Getting started with Faire is deliciously straightforward. Whenever I speak to artisans within the Lucky Break community, the onboarding process is something that earns rave reviews. Co-founder Max Rhodes has often boasted about how easy it is to use Faire.


“Makers can apply to join Indigo Fair, and once accepted, they just send us their product catalogue to get their profile up and running. Most makers receive an order within a week, and they get paid as soon as they ship the goods.”




Buyers shop through the Faire interface from a seamlessly curated selection of products that are chosen for them based on an algorithm that considers numerous factors. While only the Faire executives and the software development team fully understand the mechanics of the algorithm, we do have some clues about how the system works. The aesthetics of the shop and the frequency with which any particular brand is ordered factor into which products are displayed for any specific buyer.


Faire dispatches an email notification to the brand once a buyer places an order. Brand owners then log into the system to discover several options at their fingertips, including:

  • Accepting the order and selecting a ship date.
  • Editing the item availability to backorder an item.
  • Canceling the order.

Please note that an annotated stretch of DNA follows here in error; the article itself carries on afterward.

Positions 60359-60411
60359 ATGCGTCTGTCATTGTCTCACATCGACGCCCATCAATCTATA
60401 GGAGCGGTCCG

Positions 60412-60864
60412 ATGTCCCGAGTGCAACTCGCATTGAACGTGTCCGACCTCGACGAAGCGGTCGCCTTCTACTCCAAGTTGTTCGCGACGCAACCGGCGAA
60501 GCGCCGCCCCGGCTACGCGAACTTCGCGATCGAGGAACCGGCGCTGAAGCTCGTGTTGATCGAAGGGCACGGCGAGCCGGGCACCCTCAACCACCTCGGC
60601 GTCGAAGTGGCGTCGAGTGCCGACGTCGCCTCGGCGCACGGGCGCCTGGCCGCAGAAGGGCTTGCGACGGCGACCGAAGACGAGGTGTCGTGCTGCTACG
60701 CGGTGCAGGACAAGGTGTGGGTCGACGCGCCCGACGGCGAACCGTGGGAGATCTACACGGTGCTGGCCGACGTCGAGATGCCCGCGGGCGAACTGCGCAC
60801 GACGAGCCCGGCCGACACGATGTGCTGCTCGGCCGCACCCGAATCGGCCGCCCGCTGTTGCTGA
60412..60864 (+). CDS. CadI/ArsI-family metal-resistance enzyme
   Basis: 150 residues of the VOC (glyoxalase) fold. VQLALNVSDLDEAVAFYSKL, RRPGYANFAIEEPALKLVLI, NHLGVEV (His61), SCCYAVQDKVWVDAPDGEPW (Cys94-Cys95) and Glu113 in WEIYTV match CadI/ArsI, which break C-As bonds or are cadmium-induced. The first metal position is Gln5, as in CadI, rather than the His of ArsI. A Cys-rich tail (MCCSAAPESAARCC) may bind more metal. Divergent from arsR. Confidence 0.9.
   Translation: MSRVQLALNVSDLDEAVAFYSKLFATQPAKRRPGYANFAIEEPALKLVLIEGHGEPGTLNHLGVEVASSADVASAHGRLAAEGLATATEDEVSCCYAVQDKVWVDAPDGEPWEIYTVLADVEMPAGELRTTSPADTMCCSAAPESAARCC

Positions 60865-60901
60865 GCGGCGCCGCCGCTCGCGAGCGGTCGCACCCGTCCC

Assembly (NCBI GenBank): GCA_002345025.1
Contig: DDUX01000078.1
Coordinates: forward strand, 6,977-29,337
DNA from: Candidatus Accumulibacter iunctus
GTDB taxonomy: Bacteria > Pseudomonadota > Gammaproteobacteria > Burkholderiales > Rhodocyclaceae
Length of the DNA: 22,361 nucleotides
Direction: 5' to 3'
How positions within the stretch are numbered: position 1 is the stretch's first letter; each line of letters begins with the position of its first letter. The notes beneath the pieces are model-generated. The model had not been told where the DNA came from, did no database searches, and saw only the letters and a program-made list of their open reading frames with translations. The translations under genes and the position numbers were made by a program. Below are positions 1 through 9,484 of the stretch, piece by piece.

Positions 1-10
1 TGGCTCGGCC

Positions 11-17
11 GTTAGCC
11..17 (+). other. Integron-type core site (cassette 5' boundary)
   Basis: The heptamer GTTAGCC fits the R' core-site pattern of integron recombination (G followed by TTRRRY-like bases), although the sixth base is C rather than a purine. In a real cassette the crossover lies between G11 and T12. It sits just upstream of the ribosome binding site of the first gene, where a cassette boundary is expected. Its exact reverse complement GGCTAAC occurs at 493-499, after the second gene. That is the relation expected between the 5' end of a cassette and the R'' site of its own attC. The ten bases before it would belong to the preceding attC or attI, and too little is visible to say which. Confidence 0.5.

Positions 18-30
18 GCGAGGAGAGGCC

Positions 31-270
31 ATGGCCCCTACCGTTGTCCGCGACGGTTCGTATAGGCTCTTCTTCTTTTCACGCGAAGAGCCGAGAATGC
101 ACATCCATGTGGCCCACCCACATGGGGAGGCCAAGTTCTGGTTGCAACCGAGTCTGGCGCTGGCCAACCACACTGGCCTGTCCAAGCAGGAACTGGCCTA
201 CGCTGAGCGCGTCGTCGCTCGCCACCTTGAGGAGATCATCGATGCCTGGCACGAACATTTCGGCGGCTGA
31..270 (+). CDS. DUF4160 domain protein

Payment for orders is settled upon shipment. Because buyers often enjoy trade credit (commonly known as “net terms”) via Faire, brand owners can pay an additional 3% fee for immediate payment. If they choose to agree to net 30 terms to settle the invoice, then they can forego the additional 3% fee. In all instances, Faire guarantees payment even if the buyer defaults on their obligation.



Shopkeepers often enjoy free shipping on Faire, and I can confirm that there’s almost nothing that they cherish more than zero shipping fees. But who pays for that?

  • When you notify Faire that an order has shipped, you attach the tracking number for the parcel and notate the shipping cost. This has been the process since Faire’s launch.
  • Faire reimburses for the shipping fees alongside the settlement for the merchandise, according to the schedule you’ve selected. (Immediate payment for an additional 3% or settling the invoice in 30 days for no additional fee)
  • Faire passes the shipping charges on to the buyer unless the shopkeeper is taking advantage of a free shipping special. In that case, Faire absorbs the cost of shipping.
  • In February 2019, Faire rolled out an optional, automated process for printing shipping labels within the program.  This eliminates the need to manually input shipping costs and tracking numbers.  Swing by the Faire FAQ to read more about Faire’s new shipping program.


5 Things I Learned By Opening a Brick and Mortar Shop

5 things I learned about opening a brick and mortar

Opening a storefront as a maker and product designer is no easy feat! Today I’m here to share the top 5 things I learned by opening a brick and mortar shop.


Hi there folks! I’m Angie and I’m a member at Team Lucky Break. In addition to working with some of the planet’s best brands at LBC, I also run a thriving product-based business called bobo design studio and I’m here to share the…


5 Things I Learned By Opening a Brick and Mortar Shop